|Lecture handout: Incentives matter*|
|Case: Incentive Design, December 2020|
|Activity: Soviet Planning, June 2022|
Textbook Reading: Chapter 1 (Intro and Section 1.1; pp. 5-16)
The aim of this session is to fully understand the power of incentives, which are what economists define as the relationship between the benefits (the value we expect to gain) and the costs (the value we expect to give up) of a decision.
In this lecture we saw how conventional wisdom believes that seatbelts make you safer. But economic wisdom asks how they affect the benefits and costs of being in an accident. The lecture content on seatbelts comes from a great book called “Risk“, by UCL’s John Adams. An interesting argument against mandatory car seats for children is that by making it harder to fit three or more children into a car, it reduces fertility rates and this outweighs the safety benefits (i.e. we lose more children through a lower birth rate than are saved through better protection in an accident). See “On Car Seats as Contraception“. (Although if you do want 3 young children you can do what my sister did and buy a Ford S Max).
Regarding bicycle helmets, here is the New York Times article claiming that “Bicycle Helmets Put You At Risk”. In terms of academic studies, there is some interesting evidence. Schmidt et al (2019) find that wearing helmets reduces the cognitive control of riders, and reduces risk sensitivity. Hoye et al (2020) found that the cyclists under their observation in Denmark who wore helmets did not demonstrate signs of riskier behaviour than those who didn’t, but acknowledged that this may be because their risk compensation is inhibited by the fact that people who wear helmets are more likely to be safety conscious than those who don’t. Indeed given that helmet wearers are systematically more likely to be risk averse, evidence of no difference in actual risk taking may be considered evidence for risk compensation! Finally, the issue is serious and I have no intention of contradicting the claim that if you happen to be in an accident, it is good to have been wearing a helmet. Indeed Olivier and Creighton (2017) looked at 40 studies to conclude that for people who are involved in an accident, helmet use reduced the likelihood of serious and fatal head injuries. I am grateful to an ESCP GMP student for sending me these studies.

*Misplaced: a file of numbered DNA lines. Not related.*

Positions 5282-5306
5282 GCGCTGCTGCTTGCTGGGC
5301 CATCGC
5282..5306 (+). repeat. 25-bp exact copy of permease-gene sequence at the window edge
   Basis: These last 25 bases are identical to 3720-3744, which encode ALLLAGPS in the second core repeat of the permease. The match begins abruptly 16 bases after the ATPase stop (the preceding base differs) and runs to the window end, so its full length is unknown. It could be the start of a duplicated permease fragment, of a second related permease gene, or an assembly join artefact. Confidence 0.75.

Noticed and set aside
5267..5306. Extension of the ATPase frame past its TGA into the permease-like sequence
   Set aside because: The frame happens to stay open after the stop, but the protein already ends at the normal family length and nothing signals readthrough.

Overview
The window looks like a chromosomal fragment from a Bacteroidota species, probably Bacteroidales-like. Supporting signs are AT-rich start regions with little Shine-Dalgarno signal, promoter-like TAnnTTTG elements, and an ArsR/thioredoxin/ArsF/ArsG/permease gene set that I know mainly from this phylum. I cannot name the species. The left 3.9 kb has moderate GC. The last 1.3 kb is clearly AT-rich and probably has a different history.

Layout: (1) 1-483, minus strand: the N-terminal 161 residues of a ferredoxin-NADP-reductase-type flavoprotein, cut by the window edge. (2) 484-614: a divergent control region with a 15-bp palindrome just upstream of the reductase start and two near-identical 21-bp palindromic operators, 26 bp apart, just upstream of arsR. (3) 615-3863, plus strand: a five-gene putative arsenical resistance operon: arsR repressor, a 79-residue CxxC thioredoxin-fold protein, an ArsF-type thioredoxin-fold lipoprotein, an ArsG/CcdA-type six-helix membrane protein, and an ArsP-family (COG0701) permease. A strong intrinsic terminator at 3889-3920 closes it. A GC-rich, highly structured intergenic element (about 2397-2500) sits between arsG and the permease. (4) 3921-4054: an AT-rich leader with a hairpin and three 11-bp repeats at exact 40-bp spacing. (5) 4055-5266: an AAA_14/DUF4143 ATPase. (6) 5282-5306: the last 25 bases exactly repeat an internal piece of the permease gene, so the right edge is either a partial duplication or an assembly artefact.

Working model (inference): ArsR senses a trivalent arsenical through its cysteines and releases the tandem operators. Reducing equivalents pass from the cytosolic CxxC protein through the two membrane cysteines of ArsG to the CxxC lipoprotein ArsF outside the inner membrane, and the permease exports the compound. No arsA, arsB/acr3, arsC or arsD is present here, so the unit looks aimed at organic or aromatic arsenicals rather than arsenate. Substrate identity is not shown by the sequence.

In this article, Tom Chivers provides a really good overview of how changing incentives can be more effective than trying to change people’s desires, and therefore technological fixes can be just as important social policy tools as attempting to fix the “root causes”.
Here is short quiz on the effect of taxation.
The economic reforms conducted in China that prompted their integration into the global economy is a perfect example of the power of incentives. For an overview of what happened, see:
- McMillan, J., (2002) Reinventing the Bazaar, W.W. Norton & Co. (p.94-98) link
- Audio: The Secret Document that Transformed China, Planet Money
The lecture also looked at how coordination might take place without centralised control. This clip of San Francisco in 1906 demonstrates a spontaneous order:
And here’s a video on the concept of “shared space”, and what happens when traffic lights are removed:
This is a great photo essay about “continuous sidewalks” and here’s a video about their usage in the Netherlands:
|Learning Objectives: Understand and apply the “Economic Way of Thinking”.
Spotlight on sustainability: A discussion of cycling safety